Nurses are trusted. Gallup polls consistently show that the public trusts the ethics and honesty of nurses above even that of physicians, making us one of the most trustworthy professions in the eyes of the people.  Nurses adhere to the ANA Code of Ethics that emphasizes supporting patients’ autonomy and the concepts of beneficence, justice, fidelity, and veracity. All nurses receive education in ethics, with patient care at the center.

Nurses are inspiring.  How many people can say that their jobs changed a life? As a rehabilitation nurse, one woman who had experienced a stroke told me, “I had stroke and died three times. I was in ICU for weeks, but I didn’t feel alive until I came to rehab. Rehabilitation nurses helped me live again!” Yes, transforming lives is what nurses engage in daily. In fact, many of us can name that one nurse that we remember and would choose to have with us if we were sick or dying – that nurse who knows how to inspire and care.

Nurses are experts.  Nurses are expert caregivers, patient advocates, teachers, and researchers. We know the realm of health care better than anyone because we are the licensed professionals who are there 24/7. There are more nurses with advanced practice degrees and certifications than ever before. Nursing has evolved into a discipline with multiple specialties that support best practice in numerous areas that affect health and wellness. Nurses hold positions of leadership in government, the military, organizational systems, health care corporations, and major companies, all attesting to the value of our knowledge and education.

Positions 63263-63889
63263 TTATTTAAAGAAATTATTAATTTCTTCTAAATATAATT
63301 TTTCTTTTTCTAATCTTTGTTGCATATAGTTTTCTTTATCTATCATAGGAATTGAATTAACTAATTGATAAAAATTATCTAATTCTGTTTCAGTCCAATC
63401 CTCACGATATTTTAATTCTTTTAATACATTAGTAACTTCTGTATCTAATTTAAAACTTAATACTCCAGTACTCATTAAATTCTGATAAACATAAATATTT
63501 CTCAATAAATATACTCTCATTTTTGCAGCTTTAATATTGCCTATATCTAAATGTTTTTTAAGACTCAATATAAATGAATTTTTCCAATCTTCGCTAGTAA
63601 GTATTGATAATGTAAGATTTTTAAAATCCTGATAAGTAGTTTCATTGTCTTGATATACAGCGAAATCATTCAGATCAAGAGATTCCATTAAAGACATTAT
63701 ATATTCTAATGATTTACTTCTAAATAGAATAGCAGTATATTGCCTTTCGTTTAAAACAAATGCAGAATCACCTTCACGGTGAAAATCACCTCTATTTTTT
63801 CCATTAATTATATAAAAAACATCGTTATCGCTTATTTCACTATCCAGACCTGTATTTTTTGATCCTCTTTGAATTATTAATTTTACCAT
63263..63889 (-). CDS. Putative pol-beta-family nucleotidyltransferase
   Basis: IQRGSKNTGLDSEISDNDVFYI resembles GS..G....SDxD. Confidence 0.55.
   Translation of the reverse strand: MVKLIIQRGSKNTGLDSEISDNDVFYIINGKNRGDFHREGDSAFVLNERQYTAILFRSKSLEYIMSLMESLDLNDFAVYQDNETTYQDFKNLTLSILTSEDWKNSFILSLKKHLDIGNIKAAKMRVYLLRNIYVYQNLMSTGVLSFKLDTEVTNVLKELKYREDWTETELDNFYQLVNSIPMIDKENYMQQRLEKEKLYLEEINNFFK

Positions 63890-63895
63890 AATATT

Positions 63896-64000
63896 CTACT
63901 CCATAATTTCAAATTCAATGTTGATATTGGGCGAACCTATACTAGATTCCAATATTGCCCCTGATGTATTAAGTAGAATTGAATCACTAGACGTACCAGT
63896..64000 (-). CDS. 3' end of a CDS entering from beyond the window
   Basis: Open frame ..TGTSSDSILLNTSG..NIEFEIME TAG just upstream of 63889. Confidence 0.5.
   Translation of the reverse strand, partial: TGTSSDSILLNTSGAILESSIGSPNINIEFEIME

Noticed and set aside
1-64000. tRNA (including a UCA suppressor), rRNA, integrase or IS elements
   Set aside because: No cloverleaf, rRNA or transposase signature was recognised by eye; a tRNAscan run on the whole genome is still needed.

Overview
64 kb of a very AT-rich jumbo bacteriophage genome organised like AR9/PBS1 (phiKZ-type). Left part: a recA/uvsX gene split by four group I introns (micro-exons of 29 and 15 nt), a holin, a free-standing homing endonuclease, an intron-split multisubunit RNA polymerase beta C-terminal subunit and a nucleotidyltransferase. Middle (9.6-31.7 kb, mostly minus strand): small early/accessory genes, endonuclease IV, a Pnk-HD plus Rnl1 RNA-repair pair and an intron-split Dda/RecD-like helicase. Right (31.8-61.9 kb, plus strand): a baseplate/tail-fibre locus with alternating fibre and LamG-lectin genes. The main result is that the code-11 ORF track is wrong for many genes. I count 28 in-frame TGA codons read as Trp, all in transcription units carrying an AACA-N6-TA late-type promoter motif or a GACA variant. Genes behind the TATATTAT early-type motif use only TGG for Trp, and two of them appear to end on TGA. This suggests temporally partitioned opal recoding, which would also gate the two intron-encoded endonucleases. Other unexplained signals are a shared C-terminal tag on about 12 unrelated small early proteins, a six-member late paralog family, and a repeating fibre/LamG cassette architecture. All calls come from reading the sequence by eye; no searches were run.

Nurses are still carriers of light. Florence Nightingale was known as “the lady with the lamp”. I always found that image inspiring. One of my favorite memories from my early career occurred while I was working the night shift on a geriatric unit. An elderly man couldn’t get the music he liked to play on the radio, so he asked for someone to sing some old hymns to him. I did so reluctantly at first, holding his hand and singing all the old songs of the faith that I could remember. The next day, I heard him excitedly telling his family members, “An angel came to my room and held my hand and sang to me last night!”  I was puzzled when later he didn’t seem to recognize me as the singing “angel”.  The following night, he died unexpectedly. Reflecting on that experience, I believe that higher powers were at work there. Maybe I was just the vessel through which a bit of healing flowed. Since then, I have seen countless similar examples of extraordinary happenings when caring nurses are involved.

Nurses do more than just enact art and science. Sometimes…our work is like a little piece of heaven.

 

By | 2017-05-16T09:26:36+00:00 May 16th, 2017|Dr. Mauk's Boomer Blog, News Posts|Comments Off on Nurses Are….